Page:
Hospitality is Not Dependent on Being Gifted in Hospitality

John: And before you ask the next question, let me just add one more thing that I want to say: It’s very tempting for us to believe in our churches that there is such a thing as the gift of hospitality – it’s one of the spiritual gifts.  And if you take a spiritual gifts inventory — I was actually going to do this before tonight, but I couldn’t get there in time… —  I want to go back and look at the questions one more time. Because I’m willing to bet — and I’ll say this now and maybe next week I’ll revise it if I’m wrong  — I’m willing to bet, that the questions that lead us to hospitality are, “Do you like to have people over? Do you like to feed?” Right?  It those things.  It’s literally like the Betty Crocker hospitality. [Laughter] And so even the definition of it has lead people to think: “I don’t have the gift of hospitality, so I’ll leave that for the people that do.”

I think that based on what I was just talking about, stepping forward, here in Luke 14 – and next week we’ll talk about Matthew 25 – hospitality is defined and given to the church and there isn’t like, “Well, it’s not really my spiritual gifting.”  It’s like, well that may be!  Just like some people might have the spiritual gift of prayer or giving, but it doesn’t excuse Christians from praying or giving, right? So that’s kind of why I think there is a more standard definition to it.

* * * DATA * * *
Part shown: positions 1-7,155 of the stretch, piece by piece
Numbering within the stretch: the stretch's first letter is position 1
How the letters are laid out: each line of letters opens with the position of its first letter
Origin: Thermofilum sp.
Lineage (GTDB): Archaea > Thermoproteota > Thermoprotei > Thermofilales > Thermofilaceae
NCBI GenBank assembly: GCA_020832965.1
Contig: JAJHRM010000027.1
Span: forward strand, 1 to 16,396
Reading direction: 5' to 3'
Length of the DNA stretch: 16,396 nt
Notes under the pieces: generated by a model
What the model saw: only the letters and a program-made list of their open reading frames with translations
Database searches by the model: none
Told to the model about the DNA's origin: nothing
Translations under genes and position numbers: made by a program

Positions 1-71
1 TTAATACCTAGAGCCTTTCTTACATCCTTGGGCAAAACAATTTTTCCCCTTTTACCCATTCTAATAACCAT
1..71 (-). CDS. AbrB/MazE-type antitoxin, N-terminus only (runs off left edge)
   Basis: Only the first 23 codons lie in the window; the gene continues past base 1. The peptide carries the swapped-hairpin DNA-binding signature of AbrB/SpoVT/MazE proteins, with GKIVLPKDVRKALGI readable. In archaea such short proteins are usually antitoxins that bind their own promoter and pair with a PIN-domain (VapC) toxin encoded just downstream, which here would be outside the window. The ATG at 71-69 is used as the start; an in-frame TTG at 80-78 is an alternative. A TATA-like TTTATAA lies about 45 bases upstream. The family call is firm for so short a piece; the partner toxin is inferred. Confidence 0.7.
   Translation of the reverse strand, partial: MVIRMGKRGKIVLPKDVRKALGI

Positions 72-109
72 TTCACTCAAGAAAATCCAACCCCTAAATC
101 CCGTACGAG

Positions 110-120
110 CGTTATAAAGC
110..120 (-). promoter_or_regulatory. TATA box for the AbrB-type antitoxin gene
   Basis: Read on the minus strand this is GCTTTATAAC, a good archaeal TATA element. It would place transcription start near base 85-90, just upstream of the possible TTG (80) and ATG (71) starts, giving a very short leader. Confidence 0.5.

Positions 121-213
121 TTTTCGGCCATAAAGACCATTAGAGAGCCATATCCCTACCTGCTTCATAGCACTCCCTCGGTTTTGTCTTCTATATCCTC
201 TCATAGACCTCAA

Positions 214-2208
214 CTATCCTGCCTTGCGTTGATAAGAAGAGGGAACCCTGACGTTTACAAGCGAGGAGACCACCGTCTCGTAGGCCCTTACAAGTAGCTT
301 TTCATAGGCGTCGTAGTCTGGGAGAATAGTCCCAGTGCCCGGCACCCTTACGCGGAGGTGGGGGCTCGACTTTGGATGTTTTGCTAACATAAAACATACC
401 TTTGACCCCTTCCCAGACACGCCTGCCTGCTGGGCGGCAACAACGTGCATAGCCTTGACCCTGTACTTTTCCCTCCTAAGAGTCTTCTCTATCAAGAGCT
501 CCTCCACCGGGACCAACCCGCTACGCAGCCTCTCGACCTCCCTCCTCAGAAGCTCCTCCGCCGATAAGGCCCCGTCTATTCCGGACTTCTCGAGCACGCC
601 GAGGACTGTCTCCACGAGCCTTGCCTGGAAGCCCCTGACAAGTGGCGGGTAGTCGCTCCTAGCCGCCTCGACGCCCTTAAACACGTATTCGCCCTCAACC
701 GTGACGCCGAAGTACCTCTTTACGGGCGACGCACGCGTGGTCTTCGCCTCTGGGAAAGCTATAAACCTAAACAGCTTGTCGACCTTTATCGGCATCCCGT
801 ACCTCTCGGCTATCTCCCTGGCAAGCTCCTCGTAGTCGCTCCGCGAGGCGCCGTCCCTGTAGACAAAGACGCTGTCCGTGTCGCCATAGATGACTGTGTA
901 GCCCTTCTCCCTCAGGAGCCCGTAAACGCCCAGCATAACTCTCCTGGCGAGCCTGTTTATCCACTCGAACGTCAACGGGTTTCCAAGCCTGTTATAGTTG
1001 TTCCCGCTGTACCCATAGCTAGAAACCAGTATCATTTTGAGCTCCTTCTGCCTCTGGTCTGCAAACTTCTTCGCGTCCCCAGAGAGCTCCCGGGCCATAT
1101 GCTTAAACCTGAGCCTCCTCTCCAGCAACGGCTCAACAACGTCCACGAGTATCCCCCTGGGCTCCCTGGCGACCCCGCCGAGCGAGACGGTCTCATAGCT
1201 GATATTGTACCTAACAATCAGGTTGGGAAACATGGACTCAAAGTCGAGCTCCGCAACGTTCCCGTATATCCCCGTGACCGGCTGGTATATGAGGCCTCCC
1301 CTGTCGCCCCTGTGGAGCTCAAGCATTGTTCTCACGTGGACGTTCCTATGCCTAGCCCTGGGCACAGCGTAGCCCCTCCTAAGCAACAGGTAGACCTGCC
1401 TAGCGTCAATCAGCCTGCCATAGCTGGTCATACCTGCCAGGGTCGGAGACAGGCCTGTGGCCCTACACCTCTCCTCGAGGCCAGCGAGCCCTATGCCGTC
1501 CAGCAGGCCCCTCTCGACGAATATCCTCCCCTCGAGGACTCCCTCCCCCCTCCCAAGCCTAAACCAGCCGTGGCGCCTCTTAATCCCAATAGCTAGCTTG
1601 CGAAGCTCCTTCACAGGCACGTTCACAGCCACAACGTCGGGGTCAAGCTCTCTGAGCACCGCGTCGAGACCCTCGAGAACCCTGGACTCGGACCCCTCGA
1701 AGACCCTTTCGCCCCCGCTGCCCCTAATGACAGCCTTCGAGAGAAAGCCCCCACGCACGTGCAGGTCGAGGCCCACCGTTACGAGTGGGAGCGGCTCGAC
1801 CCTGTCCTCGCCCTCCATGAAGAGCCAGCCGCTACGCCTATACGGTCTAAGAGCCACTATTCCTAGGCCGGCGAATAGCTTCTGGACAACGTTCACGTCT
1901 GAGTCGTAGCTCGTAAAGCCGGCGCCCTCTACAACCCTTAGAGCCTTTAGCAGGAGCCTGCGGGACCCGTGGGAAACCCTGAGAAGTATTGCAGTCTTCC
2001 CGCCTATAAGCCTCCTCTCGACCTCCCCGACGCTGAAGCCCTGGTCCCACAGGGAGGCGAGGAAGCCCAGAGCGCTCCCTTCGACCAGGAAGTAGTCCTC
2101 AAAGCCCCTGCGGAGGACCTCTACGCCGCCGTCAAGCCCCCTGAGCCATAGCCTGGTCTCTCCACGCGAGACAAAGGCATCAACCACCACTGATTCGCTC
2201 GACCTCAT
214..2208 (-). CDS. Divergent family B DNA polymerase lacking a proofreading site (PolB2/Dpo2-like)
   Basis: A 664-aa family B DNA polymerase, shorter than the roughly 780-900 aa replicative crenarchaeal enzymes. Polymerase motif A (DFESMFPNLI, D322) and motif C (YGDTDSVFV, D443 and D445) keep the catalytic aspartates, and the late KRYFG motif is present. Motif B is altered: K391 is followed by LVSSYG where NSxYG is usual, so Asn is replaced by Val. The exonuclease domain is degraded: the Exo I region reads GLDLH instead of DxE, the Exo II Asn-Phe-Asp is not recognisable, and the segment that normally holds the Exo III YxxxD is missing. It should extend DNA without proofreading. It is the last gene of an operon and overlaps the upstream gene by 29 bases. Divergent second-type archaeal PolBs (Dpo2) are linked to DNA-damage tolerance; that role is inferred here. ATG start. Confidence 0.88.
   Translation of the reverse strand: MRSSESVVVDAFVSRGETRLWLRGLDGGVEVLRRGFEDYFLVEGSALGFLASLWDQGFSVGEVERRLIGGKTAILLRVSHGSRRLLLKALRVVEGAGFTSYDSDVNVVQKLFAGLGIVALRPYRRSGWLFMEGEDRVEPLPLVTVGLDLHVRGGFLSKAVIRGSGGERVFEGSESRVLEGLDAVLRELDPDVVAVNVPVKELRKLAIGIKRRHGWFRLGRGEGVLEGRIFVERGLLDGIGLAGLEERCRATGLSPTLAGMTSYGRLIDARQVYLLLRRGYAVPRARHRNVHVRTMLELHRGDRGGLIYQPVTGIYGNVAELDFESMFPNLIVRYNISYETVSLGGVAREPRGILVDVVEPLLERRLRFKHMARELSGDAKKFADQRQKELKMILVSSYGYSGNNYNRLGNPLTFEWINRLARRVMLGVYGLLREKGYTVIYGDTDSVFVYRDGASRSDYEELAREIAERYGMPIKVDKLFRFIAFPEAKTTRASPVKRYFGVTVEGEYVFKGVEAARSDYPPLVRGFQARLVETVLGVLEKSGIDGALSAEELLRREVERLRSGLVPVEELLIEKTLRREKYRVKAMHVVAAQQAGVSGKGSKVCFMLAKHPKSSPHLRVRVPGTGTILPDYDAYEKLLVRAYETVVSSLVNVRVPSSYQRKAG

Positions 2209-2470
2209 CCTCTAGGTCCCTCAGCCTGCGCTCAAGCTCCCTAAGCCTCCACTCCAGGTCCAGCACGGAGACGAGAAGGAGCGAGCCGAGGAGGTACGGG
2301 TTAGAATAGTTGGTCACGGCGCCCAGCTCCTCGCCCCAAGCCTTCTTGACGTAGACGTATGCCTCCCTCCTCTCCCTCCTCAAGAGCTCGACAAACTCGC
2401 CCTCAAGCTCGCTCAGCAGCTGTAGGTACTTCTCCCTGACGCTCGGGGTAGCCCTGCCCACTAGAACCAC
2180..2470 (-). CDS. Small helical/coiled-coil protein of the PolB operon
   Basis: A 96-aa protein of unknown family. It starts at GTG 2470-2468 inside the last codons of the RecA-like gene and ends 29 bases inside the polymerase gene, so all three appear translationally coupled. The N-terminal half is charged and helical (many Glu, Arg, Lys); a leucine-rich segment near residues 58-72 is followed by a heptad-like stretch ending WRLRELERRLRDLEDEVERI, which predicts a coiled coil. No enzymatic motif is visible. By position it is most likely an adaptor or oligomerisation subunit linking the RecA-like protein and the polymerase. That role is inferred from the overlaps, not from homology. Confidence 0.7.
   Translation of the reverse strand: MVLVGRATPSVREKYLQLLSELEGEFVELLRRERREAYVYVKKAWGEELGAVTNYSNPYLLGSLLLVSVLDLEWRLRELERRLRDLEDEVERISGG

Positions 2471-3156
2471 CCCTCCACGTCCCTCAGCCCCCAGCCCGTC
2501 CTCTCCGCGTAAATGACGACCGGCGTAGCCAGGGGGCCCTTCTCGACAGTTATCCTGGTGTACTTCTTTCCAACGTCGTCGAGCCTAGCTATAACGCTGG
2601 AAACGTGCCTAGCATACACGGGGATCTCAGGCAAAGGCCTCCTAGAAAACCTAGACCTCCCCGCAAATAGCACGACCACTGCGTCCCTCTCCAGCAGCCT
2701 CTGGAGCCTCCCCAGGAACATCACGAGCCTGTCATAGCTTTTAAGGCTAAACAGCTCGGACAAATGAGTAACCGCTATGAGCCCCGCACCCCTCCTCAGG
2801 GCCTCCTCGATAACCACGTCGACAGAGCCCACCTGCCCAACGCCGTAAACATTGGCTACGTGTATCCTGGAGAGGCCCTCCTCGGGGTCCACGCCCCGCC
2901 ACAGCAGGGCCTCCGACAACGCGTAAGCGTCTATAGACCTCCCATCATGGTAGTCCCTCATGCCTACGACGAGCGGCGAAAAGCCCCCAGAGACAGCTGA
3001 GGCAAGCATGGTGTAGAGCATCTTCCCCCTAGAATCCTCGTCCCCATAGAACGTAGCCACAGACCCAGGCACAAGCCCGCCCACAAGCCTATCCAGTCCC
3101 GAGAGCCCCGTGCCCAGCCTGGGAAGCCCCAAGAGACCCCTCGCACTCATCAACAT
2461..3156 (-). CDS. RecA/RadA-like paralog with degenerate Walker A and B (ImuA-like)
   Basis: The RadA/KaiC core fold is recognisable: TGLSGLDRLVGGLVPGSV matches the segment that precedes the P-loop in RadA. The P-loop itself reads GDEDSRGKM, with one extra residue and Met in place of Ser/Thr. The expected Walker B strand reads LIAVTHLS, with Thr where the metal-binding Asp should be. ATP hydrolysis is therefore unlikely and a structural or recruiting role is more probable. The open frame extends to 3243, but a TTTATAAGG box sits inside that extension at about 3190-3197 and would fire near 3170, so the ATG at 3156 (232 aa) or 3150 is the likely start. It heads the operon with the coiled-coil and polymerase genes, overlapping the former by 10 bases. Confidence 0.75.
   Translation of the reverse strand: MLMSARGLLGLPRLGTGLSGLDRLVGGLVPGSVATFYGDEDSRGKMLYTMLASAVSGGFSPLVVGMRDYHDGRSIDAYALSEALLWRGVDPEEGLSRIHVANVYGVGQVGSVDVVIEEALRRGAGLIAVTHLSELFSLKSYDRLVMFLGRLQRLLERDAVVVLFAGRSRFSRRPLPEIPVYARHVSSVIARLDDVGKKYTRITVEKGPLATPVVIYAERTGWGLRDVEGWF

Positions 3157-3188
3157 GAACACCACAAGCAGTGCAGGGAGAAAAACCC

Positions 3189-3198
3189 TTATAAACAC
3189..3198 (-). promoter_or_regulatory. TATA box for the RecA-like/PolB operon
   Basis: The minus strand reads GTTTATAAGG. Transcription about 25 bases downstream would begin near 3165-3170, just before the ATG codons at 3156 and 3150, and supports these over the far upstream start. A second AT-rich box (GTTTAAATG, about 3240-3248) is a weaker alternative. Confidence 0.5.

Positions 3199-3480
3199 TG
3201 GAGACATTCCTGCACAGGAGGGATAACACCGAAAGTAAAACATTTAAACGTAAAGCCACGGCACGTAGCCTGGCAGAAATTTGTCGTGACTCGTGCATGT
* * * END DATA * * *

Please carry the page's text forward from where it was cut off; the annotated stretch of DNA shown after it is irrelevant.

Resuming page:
Hospitality Requires Resources, And We Should Work to Have Resources to be Hospitable

John: And lastly, I’ll add: We will struggle in a series with resources. Hospitality takes resources. The true answer among a lot of what I’m finding — and I’ve always kind of felt this way — is if we’re going to practice hospitality, we need to take seriously the ability that God gives us to have resource to give it. We can’t, as a cop out, just like we say, “I don’t have the gift of hospitality,” also say, “Well, I don’t really have much.” Because people that have very little, give, and we’re to be industrious with what God has given us so that we can take care of others and practice hospitality. That doesn’t mean you have to go buy a house.  Karissa?